Karpowership firm due to provide energy to SA embroiled in Lebanon probe

07 May 2021 - 13:12
By bobby jordan AND Bobby Jordan
A Karadeniz powership vessel. A SA subsidiary of the Turkish company is due to supply emergency energy to SA.
Image: www.karpowership.com A Karadeniz powership vessel. A SA subsidiary of the Turkish company is due to supply emergency energy to SA.

The Turkish company due to supply SA with emergency energy is reportedly embroiled in a corruption scandal in Lebanon, where two of its ships have been impounded.

This follows news that the company was awarded preferred bidder status by the department of mineral resources earlier this year under SA’s Risk Mitigation Independent Power Producers Procurement Programme (RMIPPPP).

A losing bidder in the RMIPPPP is taking legal action against the department in the Pretoria High Court, claiming the process was flawed.

Karpowership SA, a subsidiary of Turkey’s Karadeniz Energy Group, plans to produce emergency energy on power ships moored in SA ports. The ships generate electricity using liquid natural gas. According to the company’s website, there are already 25 powerships located across 15 locations throughout Africa and Asia.

On Wednesday, a Lebanese media outlet reported that the country’s financial prosecutor, judge Ali Ibrahim, had banned two powerships from leaving Lebanon pending investigations into questionable commissions related to their Lebanese business. Sawt Beirut International (SBI) said the ships' arrest was a precautionary move after Karadeniz became liable for a payment of $25m (about R356m) to the Lebanese treasury “in case financial and brokerage deals were found”, SBI said.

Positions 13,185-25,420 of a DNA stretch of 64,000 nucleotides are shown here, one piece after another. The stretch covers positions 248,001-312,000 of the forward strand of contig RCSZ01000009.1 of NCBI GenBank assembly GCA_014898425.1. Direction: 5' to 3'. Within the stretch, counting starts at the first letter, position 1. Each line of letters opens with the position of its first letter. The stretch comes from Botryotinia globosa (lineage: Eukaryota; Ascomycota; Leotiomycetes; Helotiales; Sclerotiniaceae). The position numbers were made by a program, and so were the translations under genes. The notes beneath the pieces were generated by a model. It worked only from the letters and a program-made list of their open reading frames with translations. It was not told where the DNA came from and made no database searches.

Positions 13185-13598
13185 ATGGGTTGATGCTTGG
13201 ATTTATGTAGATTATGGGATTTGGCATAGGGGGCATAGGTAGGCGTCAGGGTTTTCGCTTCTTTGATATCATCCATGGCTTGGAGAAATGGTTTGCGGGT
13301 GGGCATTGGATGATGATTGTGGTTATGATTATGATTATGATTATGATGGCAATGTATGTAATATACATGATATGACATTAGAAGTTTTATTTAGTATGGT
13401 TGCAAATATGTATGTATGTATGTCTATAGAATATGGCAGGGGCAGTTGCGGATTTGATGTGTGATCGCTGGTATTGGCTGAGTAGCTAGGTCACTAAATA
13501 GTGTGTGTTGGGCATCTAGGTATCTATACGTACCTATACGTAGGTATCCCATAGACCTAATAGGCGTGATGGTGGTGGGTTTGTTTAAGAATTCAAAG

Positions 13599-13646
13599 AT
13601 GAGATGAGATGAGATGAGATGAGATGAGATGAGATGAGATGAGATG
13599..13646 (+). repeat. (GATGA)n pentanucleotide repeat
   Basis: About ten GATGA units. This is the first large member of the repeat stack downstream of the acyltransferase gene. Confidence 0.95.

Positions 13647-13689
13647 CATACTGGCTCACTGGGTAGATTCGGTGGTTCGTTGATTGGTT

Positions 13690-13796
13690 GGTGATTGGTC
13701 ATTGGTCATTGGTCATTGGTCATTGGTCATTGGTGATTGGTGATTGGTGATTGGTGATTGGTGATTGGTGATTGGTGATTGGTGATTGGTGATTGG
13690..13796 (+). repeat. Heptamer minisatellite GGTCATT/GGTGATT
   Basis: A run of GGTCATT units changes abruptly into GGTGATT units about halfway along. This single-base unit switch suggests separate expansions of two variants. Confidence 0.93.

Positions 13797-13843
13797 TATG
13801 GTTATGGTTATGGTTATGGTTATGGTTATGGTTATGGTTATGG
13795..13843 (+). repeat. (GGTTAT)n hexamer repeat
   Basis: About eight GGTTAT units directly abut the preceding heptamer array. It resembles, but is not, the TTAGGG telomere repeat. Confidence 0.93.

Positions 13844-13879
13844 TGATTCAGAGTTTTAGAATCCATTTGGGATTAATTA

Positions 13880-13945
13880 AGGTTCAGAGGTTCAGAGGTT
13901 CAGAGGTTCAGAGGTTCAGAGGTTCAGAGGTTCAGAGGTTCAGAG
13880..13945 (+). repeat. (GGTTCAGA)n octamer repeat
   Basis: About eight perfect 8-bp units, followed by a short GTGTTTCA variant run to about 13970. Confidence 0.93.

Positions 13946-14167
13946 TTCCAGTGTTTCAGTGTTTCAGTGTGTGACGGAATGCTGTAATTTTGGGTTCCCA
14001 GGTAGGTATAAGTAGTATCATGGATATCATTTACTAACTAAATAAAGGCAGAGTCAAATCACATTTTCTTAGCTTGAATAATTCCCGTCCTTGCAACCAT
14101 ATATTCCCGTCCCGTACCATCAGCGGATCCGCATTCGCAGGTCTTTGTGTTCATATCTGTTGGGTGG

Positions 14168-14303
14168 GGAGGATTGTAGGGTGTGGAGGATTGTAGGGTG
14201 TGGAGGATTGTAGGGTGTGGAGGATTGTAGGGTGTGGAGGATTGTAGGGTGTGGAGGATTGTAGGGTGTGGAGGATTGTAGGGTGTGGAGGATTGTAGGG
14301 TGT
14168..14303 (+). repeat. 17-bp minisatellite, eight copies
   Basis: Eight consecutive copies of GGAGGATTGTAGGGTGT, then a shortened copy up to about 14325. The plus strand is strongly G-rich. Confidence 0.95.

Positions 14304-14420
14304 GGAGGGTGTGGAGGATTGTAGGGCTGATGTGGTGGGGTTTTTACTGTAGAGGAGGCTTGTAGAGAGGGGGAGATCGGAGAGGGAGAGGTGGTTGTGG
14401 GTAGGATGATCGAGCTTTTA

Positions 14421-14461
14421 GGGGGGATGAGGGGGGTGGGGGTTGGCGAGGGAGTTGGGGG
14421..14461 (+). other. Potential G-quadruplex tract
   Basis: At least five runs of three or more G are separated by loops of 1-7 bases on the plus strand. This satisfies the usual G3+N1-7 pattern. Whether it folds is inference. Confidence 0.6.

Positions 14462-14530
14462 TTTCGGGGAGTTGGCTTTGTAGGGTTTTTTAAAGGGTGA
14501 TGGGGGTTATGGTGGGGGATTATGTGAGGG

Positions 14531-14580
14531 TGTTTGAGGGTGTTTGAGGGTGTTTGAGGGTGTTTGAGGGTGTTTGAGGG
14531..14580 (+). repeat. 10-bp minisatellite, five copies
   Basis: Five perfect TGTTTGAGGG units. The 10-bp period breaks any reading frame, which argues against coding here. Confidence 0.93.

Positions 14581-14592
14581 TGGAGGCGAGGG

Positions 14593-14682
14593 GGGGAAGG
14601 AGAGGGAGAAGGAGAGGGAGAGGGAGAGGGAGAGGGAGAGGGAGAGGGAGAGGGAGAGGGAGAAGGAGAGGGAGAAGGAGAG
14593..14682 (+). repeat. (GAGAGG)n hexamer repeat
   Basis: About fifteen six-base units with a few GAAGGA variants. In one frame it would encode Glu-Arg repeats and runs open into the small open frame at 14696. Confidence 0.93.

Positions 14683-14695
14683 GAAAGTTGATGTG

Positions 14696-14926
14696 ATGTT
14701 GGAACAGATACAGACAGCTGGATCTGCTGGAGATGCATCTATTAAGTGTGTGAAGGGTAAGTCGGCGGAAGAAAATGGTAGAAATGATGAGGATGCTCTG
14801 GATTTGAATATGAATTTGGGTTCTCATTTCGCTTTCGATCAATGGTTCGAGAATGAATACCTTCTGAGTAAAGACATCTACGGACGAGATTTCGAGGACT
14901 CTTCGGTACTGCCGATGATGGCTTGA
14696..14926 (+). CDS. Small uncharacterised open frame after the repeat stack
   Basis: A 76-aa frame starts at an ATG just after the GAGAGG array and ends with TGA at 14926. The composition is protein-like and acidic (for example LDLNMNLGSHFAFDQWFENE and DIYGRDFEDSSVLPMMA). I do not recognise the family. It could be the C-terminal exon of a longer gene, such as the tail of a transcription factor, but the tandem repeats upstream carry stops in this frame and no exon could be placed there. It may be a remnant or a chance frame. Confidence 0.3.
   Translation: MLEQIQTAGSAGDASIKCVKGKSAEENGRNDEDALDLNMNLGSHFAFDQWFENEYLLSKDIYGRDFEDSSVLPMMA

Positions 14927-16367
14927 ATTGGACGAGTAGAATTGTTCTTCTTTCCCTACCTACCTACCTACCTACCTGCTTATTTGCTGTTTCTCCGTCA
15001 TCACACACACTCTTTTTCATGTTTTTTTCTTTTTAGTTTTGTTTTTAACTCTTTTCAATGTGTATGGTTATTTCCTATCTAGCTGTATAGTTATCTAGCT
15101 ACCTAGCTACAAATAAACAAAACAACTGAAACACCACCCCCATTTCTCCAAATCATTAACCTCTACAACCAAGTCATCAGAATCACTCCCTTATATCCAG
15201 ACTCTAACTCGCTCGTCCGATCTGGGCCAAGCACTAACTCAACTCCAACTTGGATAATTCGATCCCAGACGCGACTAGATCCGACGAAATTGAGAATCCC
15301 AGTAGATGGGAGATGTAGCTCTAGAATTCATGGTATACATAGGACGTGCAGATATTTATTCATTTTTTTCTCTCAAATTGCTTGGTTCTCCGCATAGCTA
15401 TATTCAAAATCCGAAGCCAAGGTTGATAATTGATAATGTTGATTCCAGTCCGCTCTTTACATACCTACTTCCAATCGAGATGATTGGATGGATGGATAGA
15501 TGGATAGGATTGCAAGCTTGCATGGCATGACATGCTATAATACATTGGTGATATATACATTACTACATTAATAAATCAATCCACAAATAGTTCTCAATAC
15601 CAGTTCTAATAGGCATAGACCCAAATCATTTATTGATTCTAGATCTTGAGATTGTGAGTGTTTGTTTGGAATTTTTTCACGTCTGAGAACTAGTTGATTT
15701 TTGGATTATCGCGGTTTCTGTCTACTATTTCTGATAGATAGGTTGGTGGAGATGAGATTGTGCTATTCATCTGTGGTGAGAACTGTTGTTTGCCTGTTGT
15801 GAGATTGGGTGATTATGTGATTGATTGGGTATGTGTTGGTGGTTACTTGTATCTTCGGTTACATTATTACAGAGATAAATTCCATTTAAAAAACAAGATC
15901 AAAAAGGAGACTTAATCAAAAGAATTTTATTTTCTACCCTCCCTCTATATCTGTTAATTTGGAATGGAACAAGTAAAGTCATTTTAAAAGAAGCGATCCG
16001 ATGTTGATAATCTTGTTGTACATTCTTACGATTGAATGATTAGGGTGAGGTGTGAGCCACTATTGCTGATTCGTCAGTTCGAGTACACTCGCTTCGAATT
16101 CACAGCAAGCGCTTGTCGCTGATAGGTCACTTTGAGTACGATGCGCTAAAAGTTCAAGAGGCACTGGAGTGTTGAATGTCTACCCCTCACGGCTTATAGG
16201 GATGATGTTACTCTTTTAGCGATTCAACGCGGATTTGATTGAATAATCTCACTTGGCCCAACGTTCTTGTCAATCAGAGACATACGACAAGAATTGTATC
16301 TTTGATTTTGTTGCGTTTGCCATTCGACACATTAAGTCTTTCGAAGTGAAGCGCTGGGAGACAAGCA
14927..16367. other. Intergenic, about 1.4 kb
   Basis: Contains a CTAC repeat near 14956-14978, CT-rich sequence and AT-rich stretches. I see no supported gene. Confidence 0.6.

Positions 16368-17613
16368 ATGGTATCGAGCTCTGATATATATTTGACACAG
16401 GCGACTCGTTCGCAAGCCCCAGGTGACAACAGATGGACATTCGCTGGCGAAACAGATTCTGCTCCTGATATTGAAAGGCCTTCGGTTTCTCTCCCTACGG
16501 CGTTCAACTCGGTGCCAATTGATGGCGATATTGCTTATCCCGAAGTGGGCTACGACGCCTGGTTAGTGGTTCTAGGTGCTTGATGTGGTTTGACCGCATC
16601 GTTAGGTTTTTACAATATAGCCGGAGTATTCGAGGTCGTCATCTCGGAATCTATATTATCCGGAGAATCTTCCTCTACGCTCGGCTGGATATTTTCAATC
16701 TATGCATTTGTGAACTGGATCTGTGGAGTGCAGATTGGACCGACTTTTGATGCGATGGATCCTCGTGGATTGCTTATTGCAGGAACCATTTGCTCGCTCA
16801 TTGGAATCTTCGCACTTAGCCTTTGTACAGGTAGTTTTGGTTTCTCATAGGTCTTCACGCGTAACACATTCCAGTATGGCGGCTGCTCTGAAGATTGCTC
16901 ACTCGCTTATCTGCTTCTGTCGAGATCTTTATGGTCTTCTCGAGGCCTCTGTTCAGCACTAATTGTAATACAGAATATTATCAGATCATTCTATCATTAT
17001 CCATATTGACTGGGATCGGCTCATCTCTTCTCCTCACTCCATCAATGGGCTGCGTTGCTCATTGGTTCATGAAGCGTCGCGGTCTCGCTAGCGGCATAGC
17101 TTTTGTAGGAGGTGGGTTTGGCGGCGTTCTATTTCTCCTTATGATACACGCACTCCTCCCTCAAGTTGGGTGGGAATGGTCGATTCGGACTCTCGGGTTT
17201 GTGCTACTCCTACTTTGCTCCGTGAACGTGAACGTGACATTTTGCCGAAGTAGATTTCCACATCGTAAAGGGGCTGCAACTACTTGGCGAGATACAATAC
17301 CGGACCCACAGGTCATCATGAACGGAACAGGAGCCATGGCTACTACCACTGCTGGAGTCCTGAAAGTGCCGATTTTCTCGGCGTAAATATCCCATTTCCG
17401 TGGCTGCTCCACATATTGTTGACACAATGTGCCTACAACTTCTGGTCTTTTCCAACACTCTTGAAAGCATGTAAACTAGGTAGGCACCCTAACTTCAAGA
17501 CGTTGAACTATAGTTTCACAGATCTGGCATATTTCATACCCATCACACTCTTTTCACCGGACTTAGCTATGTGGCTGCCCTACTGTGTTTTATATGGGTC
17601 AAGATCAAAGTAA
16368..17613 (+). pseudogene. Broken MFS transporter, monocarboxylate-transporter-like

ArabNews.com reported that the judge's issuing of an order to stop the payment of sums owed to Karadeniz and its Karpowership branch in Lebanon was based on “preliminary investigations conducted by the financial prosecutor’s office into the possibility of brokers, commission or corruption in the dealership of ships producing electricity”.

KarpowerSA and the department of mineral resources have yet to respond to written queries about the Lebanese investigation and its potential affect on the company’s business in SA.

Last month KarpowerSA vehemently denied allegations submitted to the Pretoria high court by a losing bidder in SA’s emergency energy procurement process: “We strongly reject the allegation of impropriety on the part of Karpowership SA ... We have every confidence that the South African courts will deal with this appropriately ... The false allegations levied by a failed bidder are alarming. It is right to have robust debate around the best options for SA’s energy future, but these debates should be fact-based.”